Walk to Cure Diabetes Nov. 12 in New Orleans
The New Orleans Chapter of the Juvenile Diabetes Research Foundation is looking for family and corporate teams for its upcoming 2011 Walk to Cure Diabetes.
The walk will be held on Nov. 12 at Audubon Park Shelter 10. Teams can be comprised of families, friends, schools and companies that have an interest in fighting for a cure for the disease.
Walk to Cure Diabetes is a part of the JDRF New Orleans Chapter’s efforts to raise awareness of Type 1 diabetes and the complications that are associated with it.
The event is a 2-mile walk through Audubon Park.
The walk will feature entertainment, food, refreshments, space walks, games and activities for the kids. Food will be provided by Piccadilly Restaurants, Zea’s Rotisserie, Mr. Ed’s and other local restaurants.
Pre-register for the walk at www2.jdrf.org/site/PageServer?pa gename=walk_homepage or register the day of the walk. Registration will be at Audubon Park Shelter 10 and will begin at 8:30 a.m. with the walk starting at 9:30 a.m.
The New Orleans Chapter’s goal is to raise $250,000 in support of the JDRF mission to find a cure for diabetes and its complications through the support of research.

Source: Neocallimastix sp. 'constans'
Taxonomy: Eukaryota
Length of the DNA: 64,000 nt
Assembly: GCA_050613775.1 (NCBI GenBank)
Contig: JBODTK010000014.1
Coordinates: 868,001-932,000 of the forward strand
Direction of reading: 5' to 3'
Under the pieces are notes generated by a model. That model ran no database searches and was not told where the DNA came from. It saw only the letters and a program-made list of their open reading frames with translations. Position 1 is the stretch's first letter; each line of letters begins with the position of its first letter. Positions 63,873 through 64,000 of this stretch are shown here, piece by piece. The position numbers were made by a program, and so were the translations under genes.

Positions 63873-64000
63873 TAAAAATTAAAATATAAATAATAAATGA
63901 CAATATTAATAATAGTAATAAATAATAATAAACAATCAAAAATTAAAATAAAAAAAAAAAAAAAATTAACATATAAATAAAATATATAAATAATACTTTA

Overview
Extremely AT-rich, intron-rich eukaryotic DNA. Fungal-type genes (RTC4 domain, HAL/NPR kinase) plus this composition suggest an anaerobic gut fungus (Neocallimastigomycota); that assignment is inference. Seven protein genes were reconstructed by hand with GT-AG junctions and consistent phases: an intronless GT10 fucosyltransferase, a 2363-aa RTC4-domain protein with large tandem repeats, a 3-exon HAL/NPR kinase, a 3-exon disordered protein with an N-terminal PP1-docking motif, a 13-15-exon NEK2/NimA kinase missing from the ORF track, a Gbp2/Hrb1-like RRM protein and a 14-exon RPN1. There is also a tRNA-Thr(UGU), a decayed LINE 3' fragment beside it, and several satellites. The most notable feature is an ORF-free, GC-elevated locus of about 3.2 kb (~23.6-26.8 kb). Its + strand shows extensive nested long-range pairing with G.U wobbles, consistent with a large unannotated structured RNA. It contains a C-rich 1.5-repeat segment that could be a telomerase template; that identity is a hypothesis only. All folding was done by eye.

Entire families from kids to grandparents have attended the walk in support of and in honor of the many children and adults who are faced with this disease everyday.
Participation will impact the lives of 516,000 Louisianans living with diabetes.
On Facebook, search JDRF New Orleans Branch.
JDRF is the worldwide leader for research to cure Type 1 diabetes. It sets the global agenda for diabetes research, and is the largest charitable funder and advocate of diabetes science worldwide.
The mission of JDRF is to find a cure for diabetes and its complications through the support of research. Type 1 diabetes is an autoimmune disease that strikes children and adults suddenly, and can be fatal.
Until a cure is found, people with Type 1 diabetes have to test their blood sugar and give themselves insulin injections multiple times or use a pump — each day, every day of their lives. And even with that intensive care, insulin is not a cure for diabetes, nor does it prevent its potential complications, which may include kidney failure, blindness, heart disease, stroke and amputation.